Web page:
2000 AD Prog Slog

Friday, October 09, 2009

Prog 915 25/11/94

Once Judge Dredd got his own comic, it wasn’t unreasonable to expect strips set within the character’s world, such as Anderson PSI Division, to migrate over to it. It’s a surprise to see it happen the other way ‘round, though. But that’s what’s happened with Red Razers, whose enjoyable premier book was serialised during the Megazine’s first volume and whose second big adventure appears now in the Galaxy’s greatest comic.

In The Hunt for Red Razors, Red’s judge conditioning fails for some reason and as a result he goes on a great destructive spree that involves blowing up buildings and slaughtering lots of judges. As a result, Mega City One has loaned East Meg Judge Dredd, who by 2177 is kept in cold storage and only defrosted for emergencies, to help deal with the problem. The city’s gangs are rioting and Red’s friend from his pre-judge days, Spike, now bigger and badder than before, is leading them.

Where the first book was packed with fun pop culture references, The Hunt for Red Razors reads like a dumb action pic version of the character and his world. Seeing Razors and Dredd brawl across the city is like watching a good old fashioned superhero fight from the sixties; it presses a lot of buttons I like having pressed. Although the story leaves plot threads flapping about in the wind, Mark Millar has written an adventure, deliberate or otherwise, that feels as if it could, in a different world, have appeared straight after Dredd’s first epic, The Cursed Earth. Dredd has a stripped back, uncluttered, less formed quality to him here.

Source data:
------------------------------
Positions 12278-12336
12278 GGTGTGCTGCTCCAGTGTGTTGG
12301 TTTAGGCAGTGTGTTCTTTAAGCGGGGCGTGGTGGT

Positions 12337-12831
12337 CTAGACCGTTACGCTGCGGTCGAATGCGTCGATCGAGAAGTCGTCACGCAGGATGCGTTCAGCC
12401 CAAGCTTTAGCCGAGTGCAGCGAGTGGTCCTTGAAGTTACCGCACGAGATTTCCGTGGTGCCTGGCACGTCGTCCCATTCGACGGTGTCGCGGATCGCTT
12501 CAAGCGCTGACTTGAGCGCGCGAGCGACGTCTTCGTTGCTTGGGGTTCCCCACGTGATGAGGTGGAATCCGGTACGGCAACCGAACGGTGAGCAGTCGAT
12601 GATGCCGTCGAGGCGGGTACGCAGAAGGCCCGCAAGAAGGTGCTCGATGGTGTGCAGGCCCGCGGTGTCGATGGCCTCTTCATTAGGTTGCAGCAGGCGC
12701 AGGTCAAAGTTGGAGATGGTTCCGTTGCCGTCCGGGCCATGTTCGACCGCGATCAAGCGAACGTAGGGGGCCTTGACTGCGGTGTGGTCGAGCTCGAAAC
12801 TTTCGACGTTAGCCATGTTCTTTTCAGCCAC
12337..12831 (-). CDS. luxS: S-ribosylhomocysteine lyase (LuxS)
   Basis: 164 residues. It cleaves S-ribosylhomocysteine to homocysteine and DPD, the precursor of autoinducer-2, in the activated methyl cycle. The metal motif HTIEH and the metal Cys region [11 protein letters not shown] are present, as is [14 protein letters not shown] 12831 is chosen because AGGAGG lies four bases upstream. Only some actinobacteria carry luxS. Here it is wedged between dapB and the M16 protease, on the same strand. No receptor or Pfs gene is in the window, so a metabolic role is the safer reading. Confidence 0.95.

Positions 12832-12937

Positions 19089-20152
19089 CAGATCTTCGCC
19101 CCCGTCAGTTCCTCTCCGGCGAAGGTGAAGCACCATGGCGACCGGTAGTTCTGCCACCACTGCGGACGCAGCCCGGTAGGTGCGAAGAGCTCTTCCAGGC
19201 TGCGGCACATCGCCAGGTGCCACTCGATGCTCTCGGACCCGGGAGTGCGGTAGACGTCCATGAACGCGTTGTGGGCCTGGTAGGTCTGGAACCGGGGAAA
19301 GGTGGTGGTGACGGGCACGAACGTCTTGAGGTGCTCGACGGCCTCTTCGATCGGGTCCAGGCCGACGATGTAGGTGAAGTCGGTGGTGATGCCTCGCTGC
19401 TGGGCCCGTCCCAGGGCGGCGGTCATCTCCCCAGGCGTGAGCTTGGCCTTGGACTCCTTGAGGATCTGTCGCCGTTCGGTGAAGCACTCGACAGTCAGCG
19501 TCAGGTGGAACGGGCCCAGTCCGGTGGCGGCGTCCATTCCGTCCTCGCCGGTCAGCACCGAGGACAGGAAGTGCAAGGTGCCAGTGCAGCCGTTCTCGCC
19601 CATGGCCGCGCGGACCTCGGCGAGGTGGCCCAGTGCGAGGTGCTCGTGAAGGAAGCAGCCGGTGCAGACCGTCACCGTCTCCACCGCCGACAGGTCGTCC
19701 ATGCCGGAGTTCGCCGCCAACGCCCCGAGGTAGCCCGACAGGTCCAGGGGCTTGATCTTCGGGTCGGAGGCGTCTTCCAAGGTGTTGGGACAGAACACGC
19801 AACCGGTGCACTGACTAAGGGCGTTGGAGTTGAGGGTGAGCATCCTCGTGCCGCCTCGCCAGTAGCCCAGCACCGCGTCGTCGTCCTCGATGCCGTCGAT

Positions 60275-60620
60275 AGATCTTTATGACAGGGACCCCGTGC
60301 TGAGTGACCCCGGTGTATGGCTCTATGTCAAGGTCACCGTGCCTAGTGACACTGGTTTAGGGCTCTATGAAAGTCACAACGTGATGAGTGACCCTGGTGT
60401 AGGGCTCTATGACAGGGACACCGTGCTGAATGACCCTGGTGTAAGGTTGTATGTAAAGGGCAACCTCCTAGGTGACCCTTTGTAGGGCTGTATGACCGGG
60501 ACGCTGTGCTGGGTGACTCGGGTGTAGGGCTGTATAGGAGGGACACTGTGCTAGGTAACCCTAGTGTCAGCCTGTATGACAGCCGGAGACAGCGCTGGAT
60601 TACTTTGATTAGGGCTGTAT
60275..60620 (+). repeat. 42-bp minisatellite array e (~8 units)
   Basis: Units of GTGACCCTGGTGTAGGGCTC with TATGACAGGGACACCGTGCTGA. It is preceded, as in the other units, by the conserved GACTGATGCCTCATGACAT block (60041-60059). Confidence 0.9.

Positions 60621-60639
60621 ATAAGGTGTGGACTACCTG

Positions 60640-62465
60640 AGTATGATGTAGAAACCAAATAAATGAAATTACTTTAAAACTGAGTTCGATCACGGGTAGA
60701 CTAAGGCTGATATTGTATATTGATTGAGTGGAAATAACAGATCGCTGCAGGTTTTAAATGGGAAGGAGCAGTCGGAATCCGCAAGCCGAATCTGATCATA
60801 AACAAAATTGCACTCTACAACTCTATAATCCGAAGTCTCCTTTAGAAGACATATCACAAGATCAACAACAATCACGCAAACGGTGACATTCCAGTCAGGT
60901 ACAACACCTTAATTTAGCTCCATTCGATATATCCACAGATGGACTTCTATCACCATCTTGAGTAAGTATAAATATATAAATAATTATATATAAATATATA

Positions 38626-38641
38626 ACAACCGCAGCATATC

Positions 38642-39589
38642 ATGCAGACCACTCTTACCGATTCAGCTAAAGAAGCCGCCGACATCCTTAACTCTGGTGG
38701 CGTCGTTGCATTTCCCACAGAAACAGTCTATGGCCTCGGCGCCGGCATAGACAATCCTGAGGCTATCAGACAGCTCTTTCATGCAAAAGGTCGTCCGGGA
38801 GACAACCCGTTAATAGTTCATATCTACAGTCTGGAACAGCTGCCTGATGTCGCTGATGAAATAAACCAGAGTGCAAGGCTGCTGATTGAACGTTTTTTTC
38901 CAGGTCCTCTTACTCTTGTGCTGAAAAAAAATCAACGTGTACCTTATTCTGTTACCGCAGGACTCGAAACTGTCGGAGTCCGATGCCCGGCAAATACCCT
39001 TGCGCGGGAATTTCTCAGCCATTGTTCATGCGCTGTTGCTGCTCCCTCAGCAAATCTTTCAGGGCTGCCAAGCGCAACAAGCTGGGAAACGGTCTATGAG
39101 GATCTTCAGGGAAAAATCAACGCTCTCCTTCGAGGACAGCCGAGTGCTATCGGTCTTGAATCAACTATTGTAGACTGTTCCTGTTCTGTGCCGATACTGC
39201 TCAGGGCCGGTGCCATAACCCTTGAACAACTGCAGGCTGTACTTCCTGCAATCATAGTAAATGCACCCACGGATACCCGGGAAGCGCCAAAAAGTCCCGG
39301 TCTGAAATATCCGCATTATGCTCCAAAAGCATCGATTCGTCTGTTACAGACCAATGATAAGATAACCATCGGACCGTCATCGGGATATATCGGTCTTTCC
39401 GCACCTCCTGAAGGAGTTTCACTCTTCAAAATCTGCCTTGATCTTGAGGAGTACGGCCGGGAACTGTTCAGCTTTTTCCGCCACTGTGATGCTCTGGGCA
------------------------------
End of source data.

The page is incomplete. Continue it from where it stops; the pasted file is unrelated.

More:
The true creative star on this thrill, however, is artist Nigel Dobbyn. Dobbyn embraces the energy, violence and nastiness of the script with real professionalism. The art robot’s self control has enabled him to draw an edge to the strip that other, more popular artists, might have failed at doing. Truly thrilling.

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  • Man I wasn't a big fan of this Red Razors at all. The series best character Ed killed off panel for no decernible reason and it just spirls into Millar off form nonsense from there. Nigel Dobbyn's art is however glorious as ever I've said it before and I'll say it again I wish Tharg would get him back in the Prog. The last panels of the series he changed apparently in his own distaste and frustration at what he was having work with. So rumour would have it anyway!

    By Blogger Colin, at 8:33 pm  

  • Colin, I wonder if there was a lot of behind the scenes tension between Millar and editorial at the time after the strip migrated between the comics. Who knows.

    By Blogger Paul Rainey, at 6:34 pm  

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